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Women were the earliest brewers, and the brewing was done in her home. A good ale wife was held in great esteem — Alreck, King of Hordoland, chose Geirhild to be his queen – not because of her dowry or her beauty, but because she could “do a good brew!”

It seemed natural that the woman of the house would knock out a batch of brew at the same time she baked the family bread, as both staples contained the same key ingredients. A woman’s worth was many times judged by happily studying the bottom of a stein, and your favorite Beer of the Month Club considers them all priceless.

Certain women became so recognized at their craft that members of the community would go to their houses to drink and buy ale. These women would signal to the paying public that their latest batch of beer was ready by putting long evergreen-adorned poles out their windows. This “ale stake”, the first ale-sign, is still used today to advertise the opening of new English pubs.

Because beer was as common in the kitchen as bread and porridge, the entire family (including the children) hoisted their mugs regularly. In orphanages, the children were given a pint of weak beer each day, as milk was thought to be infected with tuberculosis. Don’t think it was an era of drunken child abuse, however. Beer was a staple in the diets of people of earlier times because it filled a dietary need.

Most adults did heavy manual labor, so quickly sweat off the alcohol. The homes were poorly heated – ale supplied a form of internal warmth. The majority of the population lived in near-poverty, their diets consisted of thin vegetable soups and bread. Beer played a vital part in keeping them healthy, not to mention happy. The modest shillings earned by a hard-working ale wife undoubtedly bettered her family’s existence.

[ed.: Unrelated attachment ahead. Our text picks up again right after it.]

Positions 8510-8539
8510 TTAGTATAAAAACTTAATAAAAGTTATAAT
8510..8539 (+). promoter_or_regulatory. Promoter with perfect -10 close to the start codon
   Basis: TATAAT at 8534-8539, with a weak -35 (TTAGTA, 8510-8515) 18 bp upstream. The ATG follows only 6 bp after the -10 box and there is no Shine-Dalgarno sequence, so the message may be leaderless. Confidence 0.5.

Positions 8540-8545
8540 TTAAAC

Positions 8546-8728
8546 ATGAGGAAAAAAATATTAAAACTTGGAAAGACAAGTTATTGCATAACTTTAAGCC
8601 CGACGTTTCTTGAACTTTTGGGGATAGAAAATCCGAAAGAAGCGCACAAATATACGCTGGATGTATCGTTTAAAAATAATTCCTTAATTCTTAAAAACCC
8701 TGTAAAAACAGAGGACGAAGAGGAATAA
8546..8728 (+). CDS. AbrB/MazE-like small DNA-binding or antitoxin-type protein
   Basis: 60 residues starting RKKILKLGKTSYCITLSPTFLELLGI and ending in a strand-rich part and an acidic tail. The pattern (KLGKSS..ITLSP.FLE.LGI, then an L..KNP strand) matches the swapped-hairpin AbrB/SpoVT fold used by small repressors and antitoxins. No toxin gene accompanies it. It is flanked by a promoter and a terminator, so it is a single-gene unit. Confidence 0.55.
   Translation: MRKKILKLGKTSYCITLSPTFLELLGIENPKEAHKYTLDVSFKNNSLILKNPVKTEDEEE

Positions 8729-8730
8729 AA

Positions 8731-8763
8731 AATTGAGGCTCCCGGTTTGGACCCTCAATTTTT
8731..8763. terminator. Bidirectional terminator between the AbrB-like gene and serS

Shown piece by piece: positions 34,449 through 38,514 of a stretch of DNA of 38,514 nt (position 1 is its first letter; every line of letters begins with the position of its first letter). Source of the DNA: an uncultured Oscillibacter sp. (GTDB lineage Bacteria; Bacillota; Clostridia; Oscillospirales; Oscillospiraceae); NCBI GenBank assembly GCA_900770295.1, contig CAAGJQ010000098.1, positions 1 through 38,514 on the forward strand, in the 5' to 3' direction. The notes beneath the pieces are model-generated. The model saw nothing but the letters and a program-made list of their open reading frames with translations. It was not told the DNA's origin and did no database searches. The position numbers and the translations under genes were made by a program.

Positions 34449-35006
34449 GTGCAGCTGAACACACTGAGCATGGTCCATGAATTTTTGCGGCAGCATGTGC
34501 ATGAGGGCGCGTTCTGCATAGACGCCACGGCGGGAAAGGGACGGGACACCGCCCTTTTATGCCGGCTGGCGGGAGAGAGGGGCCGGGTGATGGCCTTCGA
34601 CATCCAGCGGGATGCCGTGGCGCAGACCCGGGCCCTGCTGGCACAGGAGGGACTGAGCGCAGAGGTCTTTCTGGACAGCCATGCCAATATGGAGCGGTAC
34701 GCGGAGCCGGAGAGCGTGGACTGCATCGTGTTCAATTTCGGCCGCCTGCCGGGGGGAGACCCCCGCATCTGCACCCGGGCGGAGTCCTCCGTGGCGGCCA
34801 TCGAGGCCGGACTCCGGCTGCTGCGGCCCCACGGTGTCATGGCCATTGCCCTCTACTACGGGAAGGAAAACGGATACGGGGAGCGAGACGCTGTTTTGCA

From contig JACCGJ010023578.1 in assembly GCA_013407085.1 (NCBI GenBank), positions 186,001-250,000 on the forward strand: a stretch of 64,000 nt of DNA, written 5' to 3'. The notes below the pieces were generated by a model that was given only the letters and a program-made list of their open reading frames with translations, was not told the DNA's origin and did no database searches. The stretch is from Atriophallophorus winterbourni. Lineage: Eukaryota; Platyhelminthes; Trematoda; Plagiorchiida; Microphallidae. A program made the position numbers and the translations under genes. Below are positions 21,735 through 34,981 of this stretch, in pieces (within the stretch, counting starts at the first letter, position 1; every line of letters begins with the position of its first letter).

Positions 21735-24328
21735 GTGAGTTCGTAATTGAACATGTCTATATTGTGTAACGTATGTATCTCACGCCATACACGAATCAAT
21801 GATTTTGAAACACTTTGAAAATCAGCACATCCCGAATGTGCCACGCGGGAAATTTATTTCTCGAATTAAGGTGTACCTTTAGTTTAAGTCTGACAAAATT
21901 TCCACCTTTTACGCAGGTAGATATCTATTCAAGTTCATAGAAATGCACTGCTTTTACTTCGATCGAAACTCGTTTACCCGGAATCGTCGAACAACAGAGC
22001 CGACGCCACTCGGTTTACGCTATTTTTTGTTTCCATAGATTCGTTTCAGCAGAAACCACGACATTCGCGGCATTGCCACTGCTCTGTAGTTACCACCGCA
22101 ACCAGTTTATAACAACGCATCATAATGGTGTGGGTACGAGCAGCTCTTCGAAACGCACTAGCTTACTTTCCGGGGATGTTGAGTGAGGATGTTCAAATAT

ASK MR. BEERHEAD:  DON CONNER OF CASTLE ROCK, WISCONSIN ASKS: “AS I WAS BORN A ‘CONNER,’ I’D LIKE TO KNOW WHAT AN ‘ALE CONNER’ IS.”

Governments and town officials in the British Isles and mainland Europe employed Ale Conners during the Middle Ages to test the quality of the ales brewed for sale. They would pour some ale on a wooden bench, then sit in the puddle. If their leather breeches stuck to the seat, then the ale was deemed to be of good quality. An uncomfortably sticky job, it was both hard on the conner’s attire and his mental health. What a sad waste of perfectly good ale!!

Featured Beer from Fordham Brewery:  Rosie Parks Oyster Stout & Copperhead Ale

STOUT — Fordham’s Rosie Parks Oyster Stout — A close cousin to the Porter, most Stouts have a roasted coffeelike flavor not found in Porters. Fordham’s version is unique, with oyster shells added to the boil. This is the brew most recommended by doctors for nursing mothers — really!  With its subtle sweetness, it’s a ringer for pairing with French Vanilla ice cream or anything chocolate. (Yes, it’s top fermented.) AMERICAN AMBER ALE — Fordham’s Copperhead Ale — This is an amber-colored,top-fermented ale with perfect balance between earthy, mild bitterness and caramelized malts. This Amber can be paired with the best cuts of pork, bacon or ham, Gouda cheese and pear fritters. Serve in pint glasses at 45 to 50° F.

Featured Beer from Heavy Seas Brewery: Loose Cannon IPA & Powder Monkey Pale Ale

INDIA PALE ALE — Heavy Sea’s Loose Cannon IPA  —  There is a long snappy finish to this top fermented ale family of “beers of yesteryear.” Full bodied and heavily hopped, serve it at 55°F with hearty main courses of red meats, Pork and applesauce, Buffalo wings, Cheddar cheese, sharp salad dressing, and carrot cake for dessert.

PALE ALE —Heavy Sea’s Powder Monkey Pale Ale — Inspite of the name,these fruity, nutty, toasty flavored brews are golden to amber in color – this one’s brassy. Well balanced with distinct bitterness, serve with burgers, English cheese & bread pudding.

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Tracie Burket
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